Tradition and Discovery

ISSN: 1057-1027

9 found

View year:

  1.  6
    A Further Word on Likert-Scales Inspired by “Rules of Rightness”.Collin D. Barnes - 2023 - Tradition and Discovery 49 (1):27-33.
    This brief commentary treats Polanyi’s newly found lecture, “Rules of Rightness,” as an occasion to revisit some earlier claims I made about the use of rating scales in social science research. It serves as something of an interim report on an ongoing inquiry into what an effective response to social science would look like from a Polanyian perspective.
    Direct download  
     
    Export citation  
     
    Bookmark  
  2.  24
    My Interest in Polanyi, His Links with Other Thinkers and His Problems:An Interview with Richard T. Allen.C. P. Goodman & Richard T. Allen - 2023 - Tradition and Discovery 49 (1):39-45.
    In this interview, C. P. Goodman invites British Polanyi scholar Richard T. Allen to reflect on his interest in Polanyi’s philosophical ideas and share what he believes is valuable in his thought.
    Direct download  
     
    Export citation  
     
    Bookmark  
  3.  7
    “Rules of Rightness” and the Evolutionary Emergence of Purpose.Walter Gulick - 2023 - Tradition and Discovery 49 (1):21-26.
    Michael Polanyi’s essay “Rules of Rightness” argues that for living beings, both machine-like embodied processes and informal purposeful operations are guided by standards of proper func­tioning. This article traces the origins of rules of rightness back to the concomitant rise of life and purpose in the universe. Thereby the deterministic control of all things by the laws of physics and chemistry is broken. Powered by an independent active principle and guided by three inarticu­late modes of learning, life takes on increasingly (...)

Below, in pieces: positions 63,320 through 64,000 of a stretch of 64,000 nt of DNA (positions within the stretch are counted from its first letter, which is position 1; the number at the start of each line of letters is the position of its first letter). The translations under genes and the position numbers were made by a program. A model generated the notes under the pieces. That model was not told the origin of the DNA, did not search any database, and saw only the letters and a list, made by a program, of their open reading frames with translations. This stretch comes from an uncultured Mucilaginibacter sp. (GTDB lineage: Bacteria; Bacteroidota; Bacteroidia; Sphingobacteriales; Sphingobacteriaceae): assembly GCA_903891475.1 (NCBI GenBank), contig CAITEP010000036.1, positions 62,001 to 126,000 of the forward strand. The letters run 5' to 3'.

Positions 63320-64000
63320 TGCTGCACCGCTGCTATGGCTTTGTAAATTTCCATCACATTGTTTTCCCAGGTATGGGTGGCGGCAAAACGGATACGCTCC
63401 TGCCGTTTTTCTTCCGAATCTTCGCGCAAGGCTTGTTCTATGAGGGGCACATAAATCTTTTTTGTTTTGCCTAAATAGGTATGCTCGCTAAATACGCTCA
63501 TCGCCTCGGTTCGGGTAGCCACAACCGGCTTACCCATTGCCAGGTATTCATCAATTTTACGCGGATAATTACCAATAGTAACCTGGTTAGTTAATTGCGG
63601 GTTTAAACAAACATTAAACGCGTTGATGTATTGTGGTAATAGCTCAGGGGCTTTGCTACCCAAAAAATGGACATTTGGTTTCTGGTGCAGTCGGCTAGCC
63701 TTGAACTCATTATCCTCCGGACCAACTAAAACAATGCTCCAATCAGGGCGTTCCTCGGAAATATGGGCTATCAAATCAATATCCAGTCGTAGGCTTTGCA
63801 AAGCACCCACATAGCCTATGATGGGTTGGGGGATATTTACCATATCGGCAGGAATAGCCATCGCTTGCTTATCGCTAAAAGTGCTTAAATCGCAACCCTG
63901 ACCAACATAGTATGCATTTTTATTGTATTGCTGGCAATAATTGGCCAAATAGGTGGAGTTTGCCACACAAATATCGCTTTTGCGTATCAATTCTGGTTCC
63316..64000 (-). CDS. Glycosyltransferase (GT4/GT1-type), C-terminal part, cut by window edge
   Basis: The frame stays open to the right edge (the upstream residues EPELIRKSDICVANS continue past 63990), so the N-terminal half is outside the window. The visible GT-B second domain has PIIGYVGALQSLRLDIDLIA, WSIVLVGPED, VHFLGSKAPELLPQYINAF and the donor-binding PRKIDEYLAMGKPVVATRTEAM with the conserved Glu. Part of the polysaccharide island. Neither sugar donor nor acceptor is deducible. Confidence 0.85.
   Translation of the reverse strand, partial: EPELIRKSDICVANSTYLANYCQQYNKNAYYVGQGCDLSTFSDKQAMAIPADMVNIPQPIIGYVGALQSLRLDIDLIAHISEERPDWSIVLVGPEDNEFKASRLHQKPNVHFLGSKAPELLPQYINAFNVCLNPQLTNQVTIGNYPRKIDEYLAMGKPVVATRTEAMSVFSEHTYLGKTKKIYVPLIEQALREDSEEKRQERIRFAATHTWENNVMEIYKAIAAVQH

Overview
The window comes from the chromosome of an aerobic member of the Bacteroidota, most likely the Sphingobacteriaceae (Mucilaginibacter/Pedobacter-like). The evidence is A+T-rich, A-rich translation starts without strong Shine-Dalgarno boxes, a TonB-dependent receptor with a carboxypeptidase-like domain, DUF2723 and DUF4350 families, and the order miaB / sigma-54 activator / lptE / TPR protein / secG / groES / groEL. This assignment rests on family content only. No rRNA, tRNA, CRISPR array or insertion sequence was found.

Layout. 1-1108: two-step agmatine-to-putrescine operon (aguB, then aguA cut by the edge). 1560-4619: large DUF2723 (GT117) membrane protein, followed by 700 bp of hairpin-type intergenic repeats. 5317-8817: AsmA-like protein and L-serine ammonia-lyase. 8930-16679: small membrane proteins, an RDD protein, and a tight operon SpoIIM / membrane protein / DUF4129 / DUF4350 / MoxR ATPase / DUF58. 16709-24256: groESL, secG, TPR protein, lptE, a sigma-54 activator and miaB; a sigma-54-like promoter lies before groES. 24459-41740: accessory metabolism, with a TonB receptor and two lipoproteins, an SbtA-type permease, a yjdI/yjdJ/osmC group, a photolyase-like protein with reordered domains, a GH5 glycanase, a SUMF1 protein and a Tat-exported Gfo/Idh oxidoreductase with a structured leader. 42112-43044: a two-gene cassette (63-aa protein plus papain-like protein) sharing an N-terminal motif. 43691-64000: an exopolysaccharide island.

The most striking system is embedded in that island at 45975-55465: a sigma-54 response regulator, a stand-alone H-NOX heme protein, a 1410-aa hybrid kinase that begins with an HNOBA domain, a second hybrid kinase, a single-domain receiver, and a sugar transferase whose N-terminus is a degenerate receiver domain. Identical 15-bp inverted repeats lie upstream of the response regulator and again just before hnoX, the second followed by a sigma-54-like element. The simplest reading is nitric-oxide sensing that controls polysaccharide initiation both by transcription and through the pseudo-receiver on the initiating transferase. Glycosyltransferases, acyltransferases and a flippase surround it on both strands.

Direct download  
     
    Export citation  
     
    Bookmark  
  4.  5
    Preface and Notes on Contributors.Paul Lewis - 2023 - Tradition and Discovery 49 (1):3-3.
    Direct download  
     
    Export citation  
     
    Bookmark  
  5.  9
    Notes on Polanyi’s 1954 Lecture, “Rules of Rightness”.Phil Mullins - 2023 - Tradition and Discovery 49 (1):14-20.
    This short essay provides some historical notes helpful for understanding what Polanyi first called “rules of rightness” in his 1954 University of Chicago series of lecturess.
    Direct download  
     
    Export citation  
     
    Bookmark  
  6.  7
    Giles Scott-Smith and Charlotte Lerg eds. Campaigning Culture and the Global Cold War: The Journals of the Congress for Cultural Freedom. [REVIEW]Phil Mullins - 2023 - Tradition and Discovery 49 (1):46-48.
    Direct download  
     
    Export citation  
     
    Bookmark  
  7.  4
    Rules of Rightness.Michael Polanyi - 2023 - Tradition and Discovery 49 (1):4-13.
    This is a recently discovered 1954 Polanyi lecture that was part of a lost eight-part series in Chicago. It develops Polanyi’s interest in unformalized personal participation in knowledge. The lecture discusses how normative “rules of rightness” work and Polanyi expands these ideas later in PK.
    Direct download  
     
    Export citation  
     
    Bookmark  
  8.  6
    Deciphering Humanity: What Polanyi and the Rosetta Stone Can Teach Us About Being Human.Andy Steiger - 2023 - Tradition and Discovery 49 (1):34-38.
    Polanyi is widely known for his development of personal knowledge, but he was also keenly inter­ested in what can be called, personal existence. The historical backdrop of reviving, the once dead language of, Egyptian Hieroglyphics provides valuable insights into Polanyi’s critique of objectiv­ism and deciphering a human ontology. From applying physiognostic to telegnostic information to understanding static and dynamic meaning, Polanyi’s philosophy of language and machines provides a wealth of vantage points from which to study who and what we are.
    Direct download  
     
    Export citation  
     
    Bookmark  
  9.  15
    Reflections on Guide to Personal Knowledge.David W. Agler - 2023 - Tradition and Discovery (2):11-17.
    In lieu of an abstract, here is the first paragraph: Paksi and Héder’s Guide to Personal Knowledge (hereafter GPK and Guide) is, as the title suggests, a guide of the most important and original ideas of Michael Polanyi’s book Personal Knowledge: Towards a Post-Critical Philosophy (1958, hereafter PK). Is a guide to Personal Knowledge needed? I think the answer is a resounding “yes” for many new readers. To see why, let’s briefly review two common complaints about PK.
    Direct download (2 more)  
     
    Export citation  
     
    Bookmark  
 Previous issues
  
Next issues